Derby Defining Moments

This entry was posted on Monday, May 11th, 2009

SOMETIMES one’s life is defined by those moments you can simply never ever forget. You know the sort of thing I mean. Where were you when… JFK was shot; JR was shot; John Lennon was shot; man landed on the moon; Elvis died.

For me, the Derby defines my life. My first memory of the great race was hearing Charlottown and Scobie Breasley winning in 1966. I was sitting in the car with my late father – the man who got me interested in the racing game – parked on the sea front at Blackpool all those years ago.

If I’m not mistaken it was the unique histrionic tones of Peter Bromley who called the 5-1 shot home. Then there was the shock of rank outsider Morston storming to victory in 1973 as an unconsidered 25-1 chance. Needless to say, I wasn’t on! Troy’s seven-length demolition job made spectacular viewing from my vantage point high in the stands in 1979.

Then there was 1981 – the year of the ill-fated Shergar. Starting at a shade of odds-on, Shergar, who was later kidnapped by the Provisional IRA, beat even Troy’s margin of victory. He had ten lengths to spare over his nearest pursuer Glint Of Gold.

After his kidnap, he was never to be seen again. What a tragic waste of a supreme equine talent. It would have been fascinating to see how his progeny would have fared on the racecourse. But six years before Shergar’s Derby came the one Epsom Classic I will always remember – for all the wrong reasons!

In those days I used to go racing with a friend from Romford in Essex. Always immaculately dressed, Wag – I never really knew his real name – was a fantastic judge of the form book and one of the best race readers I have ever come across. Wag and I thought along similar lines when it came to horseracing. We would meet up every Saturday on the embankment, near Charing Cross station, and off we’d go to the races – Ascot, Sandown, Newbury, Kempton, Lingfield, Epsom, wherever there was a weekend fixture.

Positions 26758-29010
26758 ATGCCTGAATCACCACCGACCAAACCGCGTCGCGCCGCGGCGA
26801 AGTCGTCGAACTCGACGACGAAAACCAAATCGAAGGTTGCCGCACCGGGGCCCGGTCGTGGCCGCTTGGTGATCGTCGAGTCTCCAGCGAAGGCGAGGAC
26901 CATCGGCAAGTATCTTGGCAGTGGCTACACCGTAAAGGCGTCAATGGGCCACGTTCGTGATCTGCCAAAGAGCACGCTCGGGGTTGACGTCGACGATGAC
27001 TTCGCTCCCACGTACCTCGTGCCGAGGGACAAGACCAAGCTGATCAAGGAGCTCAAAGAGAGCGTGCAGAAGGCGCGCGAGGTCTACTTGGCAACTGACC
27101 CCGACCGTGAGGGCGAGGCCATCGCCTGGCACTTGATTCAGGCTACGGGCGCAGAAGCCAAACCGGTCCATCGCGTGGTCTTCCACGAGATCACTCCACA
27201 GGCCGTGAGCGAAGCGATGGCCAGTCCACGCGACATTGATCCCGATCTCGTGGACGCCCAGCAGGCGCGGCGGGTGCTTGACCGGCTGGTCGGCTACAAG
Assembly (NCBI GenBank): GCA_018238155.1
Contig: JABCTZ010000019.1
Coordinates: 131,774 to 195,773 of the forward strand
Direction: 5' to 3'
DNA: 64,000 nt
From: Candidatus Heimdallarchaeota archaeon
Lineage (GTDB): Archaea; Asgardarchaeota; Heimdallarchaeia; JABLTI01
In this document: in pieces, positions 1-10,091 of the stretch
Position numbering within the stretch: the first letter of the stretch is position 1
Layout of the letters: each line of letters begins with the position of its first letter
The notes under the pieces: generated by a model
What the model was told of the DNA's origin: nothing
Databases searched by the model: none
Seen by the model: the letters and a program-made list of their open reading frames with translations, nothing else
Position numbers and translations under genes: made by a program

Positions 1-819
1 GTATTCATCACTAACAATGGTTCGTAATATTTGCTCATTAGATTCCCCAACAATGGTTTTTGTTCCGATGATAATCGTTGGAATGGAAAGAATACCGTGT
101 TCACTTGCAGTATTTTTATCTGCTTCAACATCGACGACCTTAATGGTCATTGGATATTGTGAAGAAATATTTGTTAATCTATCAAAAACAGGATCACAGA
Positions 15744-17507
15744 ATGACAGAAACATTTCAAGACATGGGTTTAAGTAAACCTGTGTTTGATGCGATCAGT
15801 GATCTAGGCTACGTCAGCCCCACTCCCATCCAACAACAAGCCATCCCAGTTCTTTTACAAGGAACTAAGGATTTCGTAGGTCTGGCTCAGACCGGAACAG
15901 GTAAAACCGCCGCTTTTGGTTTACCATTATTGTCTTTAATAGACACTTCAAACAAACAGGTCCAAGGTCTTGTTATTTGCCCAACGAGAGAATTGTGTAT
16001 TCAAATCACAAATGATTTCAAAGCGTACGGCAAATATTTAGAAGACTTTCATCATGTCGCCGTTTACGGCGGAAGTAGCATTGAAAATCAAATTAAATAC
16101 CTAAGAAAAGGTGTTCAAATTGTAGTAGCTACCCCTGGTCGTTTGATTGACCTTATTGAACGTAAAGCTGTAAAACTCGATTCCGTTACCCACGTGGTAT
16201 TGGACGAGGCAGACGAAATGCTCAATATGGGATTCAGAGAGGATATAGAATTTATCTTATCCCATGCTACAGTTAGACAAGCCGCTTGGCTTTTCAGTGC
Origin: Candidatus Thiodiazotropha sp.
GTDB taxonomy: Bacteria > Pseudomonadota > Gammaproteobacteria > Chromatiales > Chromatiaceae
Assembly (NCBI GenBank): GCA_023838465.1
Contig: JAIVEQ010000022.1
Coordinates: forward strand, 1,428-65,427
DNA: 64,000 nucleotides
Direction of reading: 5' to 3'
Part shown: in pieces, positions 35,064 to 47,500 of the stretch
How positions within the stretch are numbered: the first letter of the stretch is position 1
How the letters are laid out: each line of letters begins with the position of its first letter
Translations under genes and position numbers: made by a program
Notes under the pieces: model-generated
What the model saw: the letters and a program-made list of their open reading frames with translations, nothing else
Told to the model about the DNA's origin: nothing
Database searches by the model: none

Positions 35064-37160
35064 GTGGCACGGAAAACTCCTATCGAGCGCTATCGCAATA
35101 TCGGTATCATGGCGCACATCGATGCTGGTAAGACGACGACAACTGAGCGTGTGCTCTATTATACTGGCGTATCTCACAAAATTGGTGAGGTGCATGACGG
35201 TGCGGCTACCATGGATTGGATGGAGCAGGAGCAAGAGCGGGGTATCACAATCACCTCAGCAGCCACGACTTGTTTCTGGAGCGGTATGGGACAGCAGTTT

As I say we read the form book in basically the same way. Often I’d start the car and the first question was always, ‘What you backing today? Nine times out of ten I could supply him with the answer. We usually backed the same horses – and we were quite successful too.So it came to pass on Derby Day 1975 that we made our way to the course determined to back the French horse, Green Dancer.

In the previous week, we had discussed the race several times and each time we talked the name Grundy figured at the top of our list. But, like many punters, we’d changed course by the time the race was due to be run and were both convinced Green Dancer would win. In fact, we were so convinced that we had even planned where we would be dining that night, using just a small proportion of our winnings. Champagne figured high on our menu.

We piled into Green Dancer – and we weren’t the only ones. The horse went off 6-4 favourite with Grundy starting at 5-1. I think you know the rest. Yes, Grundy won comfortably in the hands of Pat Eddery with Green Dancer palpably failing to stay and trailing home in sixth.

The slap-up meal was off the menu. Instead, we were forced to buy a portion of chips between us at the fair which always runs alongside the course during the Derby meeting. It’s never a good idea to change your mind when it comes to backing horses.A costly lesson, but one I haven’t forgotten to this day. Very often, in racing, like in life, first impressions are the best. Sometimes you can dig too deep when you’ve already hit pay dirt!

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